We will actually use the Idiot’s paradigm © to demonstrate how to invoke Ant through Maven.

Using the Maven AntRun Plugin

Is pretty straight forward. I have created a Profile called AetherAntTaskExample, which looks like:

You invoke this by doing:

mvn clean package -P AetherAntTaskExample

The ant file is invoked and executed. The original pom.xml can be found here.

Accessing Maven dependencies through Ant: Part 2: The Aether Ant Tasks


This is the 2nd increment of this series. Here is Part 1:

The context and the problem remains same: we want to access Maven dependencies through Ant. We will continue using the Rmi Server as an example.

What is Aether?

Aether is an API which facilitates accessing artifacts from various repositories like Maven, Nexus, Central, etc. From Maven 3 onwards, Maven is fully Aether compliant.


I was not able to get Aether work on a complex Maven project having both Spring 2.x and 3.x: it invariably messes up. But with simpler modules, it seems to work fine. Though Aether is still very much bleeding edge and yet to stabilize, I believe thats the way to go, as it makes accessing artifacts language agnostic.

Using the Aether Ant Tasks

This is how my ant file build-with-aether-ant-task.xml looks like:

Invoking Ant

Use the following command:

ant -f build-with-aether-ant-task.xml -Dproject.version=1.0

You should see a zip with all the dependencies in the target folder.

Accessing Maven dependencies through Ant: Part 1: The Maven Ant Tasks


I have a project which is managed by Maven. Suppose for some reason, best know to me :), I want to do the following using Ant:

  1. Inspect the project’s dependencies
  2. Zip all the dependencies together

This can be achieved by using the Maven Ant Tasks.

Project Structure

We will take the Rmi Server as an example to demonstrate how we can access Maven dependencies in Ant through the Maven Ant Tasks.

The pom.xml looks like this:

Building the project with Ant

The following is how my ant file, build-with-maven-ant-task.xml, looks:

Invoking Ant

From the command prompt, issue the following command:

ant -f build-with-maven-ant-task.xml -Dproject.version=1.0

In the target folder, you should see the, containing all the dependencies of the project.



The ultimate idiot’s handbook for build obfuscation


This piece is dedicated to those demented souls, who bungle around our industry. Their only aim is to to make life complex and difficult for their co-workers. They are the Rube Goldbergs of the software industry. They have taken obfuscation and unnecessary complexity to a kind of art form. I have encountered many such instances over the years. This particular case is particularly interesting, as I spent weeks understanding the process, deciphering the actual requirements, unraveling layers upon layers of redundant and complex logic to finally come up with a workable solution.


We were using Maven 2 for our builds. I wanted to upgrade that to Maven 3. The damn thing would fail saying:

It turns out that apart from the regular Maven pom.xml, we also use an Ant build.xml.


I ran with -X, and predictably:

I upgraded the maven ant task version, maven ant run plugin, and all that. Still no luck. I googled a bit and gathered that Maven 3.x onwards, there has been a change in how Maven interacts with its artifacts. It is now done through Aether. So, thats the reason why the maven-ant-task is not working in Maven 3.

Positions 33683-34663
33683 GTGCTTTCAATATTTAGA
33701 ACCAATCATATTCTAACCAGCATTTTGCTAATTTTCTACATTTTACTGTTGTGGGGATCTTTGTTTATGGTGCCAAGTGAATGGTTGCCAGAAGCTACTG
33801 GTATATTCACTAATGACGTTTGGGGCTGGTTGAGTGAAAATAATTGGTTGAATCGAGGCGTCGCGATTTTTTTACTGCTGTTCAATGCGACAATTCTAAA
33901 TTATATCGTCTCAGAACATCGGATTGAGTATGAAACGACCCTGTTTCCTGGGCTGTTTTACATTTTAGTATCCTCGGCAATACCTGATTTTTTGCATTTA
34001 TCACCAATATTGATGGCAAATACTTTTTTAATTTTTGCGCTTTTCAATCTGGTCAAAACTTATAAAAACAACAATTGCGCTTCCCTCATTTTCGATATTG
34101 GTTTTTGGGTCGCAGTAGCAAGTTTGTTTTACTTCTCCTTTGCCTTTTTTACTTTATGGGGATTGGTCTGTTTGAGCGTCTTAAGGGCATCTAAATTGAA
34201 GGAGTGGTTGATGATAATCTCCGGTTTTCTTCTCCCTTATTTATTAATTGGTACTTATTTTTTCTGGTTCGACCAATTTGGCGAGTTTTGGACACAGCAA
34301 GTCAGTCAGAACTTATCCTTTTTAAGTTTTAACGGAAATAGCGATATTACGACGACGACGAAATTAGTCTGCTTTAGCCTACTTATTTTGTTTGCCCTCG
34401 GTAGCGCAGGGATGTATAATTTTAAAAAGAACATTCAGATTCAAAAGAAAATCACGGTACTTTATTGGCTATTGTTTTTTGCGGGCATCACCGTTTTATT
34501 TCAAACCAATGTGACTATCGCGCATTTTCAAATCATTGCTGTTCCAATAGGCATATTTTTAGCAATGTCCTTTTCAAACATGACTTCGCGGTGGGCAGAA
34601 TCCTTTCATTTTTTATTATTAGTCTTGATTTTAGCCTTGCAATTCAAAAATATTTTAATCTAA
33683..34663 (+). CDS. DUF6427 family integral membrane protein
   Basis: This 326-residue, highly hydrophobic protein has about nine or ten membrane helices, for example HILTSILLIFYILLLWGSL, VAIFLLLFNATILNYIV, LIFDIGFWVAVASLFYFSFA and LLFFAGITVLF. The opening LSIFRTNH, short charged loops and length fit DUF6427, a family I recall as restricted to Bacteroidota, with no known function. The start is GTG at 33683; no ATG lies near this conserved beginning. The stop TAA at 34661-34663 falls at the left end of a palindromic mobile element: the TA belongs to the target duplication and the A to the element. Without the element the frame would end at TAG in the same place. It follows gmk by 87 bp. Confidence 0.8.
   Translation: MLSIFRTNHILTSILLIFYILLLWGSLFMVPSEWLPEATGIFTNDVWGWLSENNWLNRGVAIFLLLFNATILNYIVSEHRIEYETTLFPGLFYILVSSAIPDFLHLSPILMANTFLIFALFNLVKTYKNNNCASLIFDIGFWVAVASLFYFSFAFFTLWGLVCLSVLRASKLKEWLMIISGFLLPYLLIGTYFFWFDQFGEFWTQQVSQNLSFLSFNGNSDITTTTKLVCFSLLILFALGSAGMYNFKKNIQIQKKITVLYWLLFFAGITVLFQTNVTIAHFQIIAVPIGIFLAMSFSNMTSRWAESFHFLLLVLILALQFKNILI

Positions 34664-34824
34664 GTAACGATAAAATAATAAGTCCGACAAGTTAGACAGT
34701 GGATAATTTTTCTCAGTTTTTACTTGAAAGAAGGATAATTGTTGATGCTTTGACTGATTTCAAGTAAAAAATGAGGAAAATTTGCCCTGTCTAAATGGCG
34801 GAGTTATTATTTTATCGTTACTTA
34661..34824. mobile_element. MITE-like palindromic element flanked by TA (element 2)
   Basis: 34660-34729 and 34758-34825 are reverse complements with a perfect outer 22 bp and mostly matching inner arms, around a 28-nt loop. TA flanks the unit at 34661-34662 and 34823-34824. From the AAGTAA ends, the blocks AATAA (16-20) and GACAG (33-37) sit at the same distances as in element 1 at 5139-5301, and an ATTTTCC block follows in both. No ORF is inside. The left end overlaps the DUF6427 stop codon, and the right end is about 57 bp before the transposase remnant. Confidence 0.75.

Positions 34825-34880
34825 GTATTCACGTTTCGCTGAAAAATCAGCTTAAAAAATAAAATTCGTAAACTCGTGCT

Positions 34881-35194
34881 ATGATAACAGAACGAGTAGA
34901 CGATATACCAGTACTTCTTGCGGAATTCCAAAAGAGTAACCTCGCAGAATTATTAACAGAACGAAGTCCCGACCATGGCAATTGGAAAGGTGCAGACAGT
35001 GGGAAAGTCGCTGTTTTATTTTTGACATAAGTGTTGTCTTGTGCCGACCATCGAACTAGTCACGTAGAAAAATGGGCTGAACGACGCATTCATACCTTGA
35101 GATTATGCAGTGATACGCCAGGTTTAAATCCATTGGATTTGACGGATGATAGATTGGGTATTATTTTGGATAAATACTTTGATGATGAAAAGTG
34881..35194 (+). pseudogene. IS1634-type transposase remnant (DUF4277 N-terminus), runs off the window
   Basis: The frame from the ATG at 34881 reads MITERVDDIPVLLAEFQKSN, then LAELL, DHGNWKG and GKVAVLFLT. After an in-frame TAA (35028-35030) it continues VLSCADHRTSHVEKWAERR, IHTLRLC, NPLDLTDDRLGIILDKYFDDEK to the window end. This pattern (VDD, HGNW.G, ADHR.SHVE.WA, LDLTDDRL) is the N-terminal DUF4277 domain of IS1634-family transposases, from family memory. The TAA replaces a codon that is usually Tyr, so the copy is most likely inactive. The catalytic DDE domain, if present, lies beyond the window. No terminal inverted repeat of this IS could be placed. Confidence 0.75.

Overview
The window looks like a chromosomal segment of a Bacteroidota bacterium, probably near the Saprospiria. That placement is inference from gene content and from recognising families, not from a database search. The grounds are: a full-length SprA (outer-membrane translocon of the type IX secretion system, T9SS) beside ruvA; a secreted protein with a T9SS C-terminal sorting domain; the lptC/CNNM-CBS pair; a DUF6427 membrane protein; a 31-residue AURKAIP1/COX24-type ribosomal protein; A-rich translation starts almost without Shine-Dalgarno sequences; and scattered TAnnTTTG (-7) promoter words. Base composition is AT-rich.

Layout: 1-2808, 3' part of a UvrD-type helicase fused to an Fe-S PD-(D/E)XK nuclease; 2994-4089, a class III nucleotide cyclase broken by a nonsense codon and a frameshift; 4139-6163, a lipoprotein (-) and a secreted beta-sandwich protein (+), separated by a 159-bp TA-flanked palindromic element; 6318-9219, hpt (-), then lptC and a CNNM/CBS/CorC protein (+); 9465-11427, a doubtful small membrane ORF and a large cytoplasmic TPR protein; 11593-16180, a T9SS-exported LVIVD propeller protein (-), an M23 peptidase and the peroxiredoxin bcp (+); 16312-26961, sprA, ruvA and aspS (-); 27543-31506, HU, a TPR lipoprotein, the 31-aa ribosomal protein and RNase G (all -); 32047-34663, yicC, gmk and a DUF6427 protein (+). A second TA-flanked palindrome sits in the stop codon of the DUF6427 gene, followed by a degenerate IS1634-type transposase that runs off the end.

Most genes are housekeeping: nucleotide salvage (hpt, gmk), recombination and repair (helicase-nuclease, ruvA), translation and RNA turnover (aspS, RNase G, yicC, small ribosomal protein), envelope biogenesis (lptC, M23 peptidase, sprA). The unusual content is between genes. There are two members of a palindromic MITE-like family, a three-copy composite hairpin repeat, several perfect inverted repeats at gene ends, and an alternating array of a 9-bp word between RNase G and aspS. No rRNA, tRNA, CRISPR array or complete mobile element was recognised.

Working with Aether-Ant

I some how managed to modify my ant script to use the AetherAntTask instead of the MavenAntTask. Everything was hunky dory, the build went fine, generated the zip with all dependencies and life was good. Till I decided to actually deployed the build. And thank my lucky stars that I did it. Though the build went fine, the application wont start. Apparently Aether messed up with some Spring dependencies which we working fine with the earlier MavenAntTask. It turns out Aether is still bleeding edge.


I had actually given up. Then after a couple of weeks, I was thinking about this problem again, and I spotted something very odd. The overall interaction looked something like this:

Existing build flow
Existing build flow

I am outlining the steps below:

  1. The build is kicked off by Maven
  2. Maven does the compilation, and also builds the jar out of the project. After that, it invokes Ant’s build.xml through the MavenAntPlugin
  3. Ant needs to access the Maven dependencies.  It does this trough the MavenAntTask or the AetherAntTask. Thereafter, it zips all these dependencies into a single archive.
  4. Maven picks up this zipped archive from Ant and all is good

What is odd here, is the fact that Maven already knows its own dependencies. So, why does it need to outsource that to Ant? That, I thought was the real obfuscation. I modified the flow as below:

  1. The build is kicked off by Maven
  2. Maven does the compilation, and also builds the jar out of the project.
  3. Before calling the Ant’s build.xml, Maven copies all its dependencies to a predefined directory using the Application Assembler plugin
  4. After that, it invokes Ant’s build.xml through the MavenAntPlugin
  5. Ant does not need to know Maven dependencies, as its already copied in a predefined directory. Ant zips all these dependencies from the predefined directory into a single archive.
  6. Maven picks up this zipped archive from Ant and all is good

I modified my pom.xml and build.xml according to the new strategy, and all worked fine! I was finally able to migrate to Maven 3.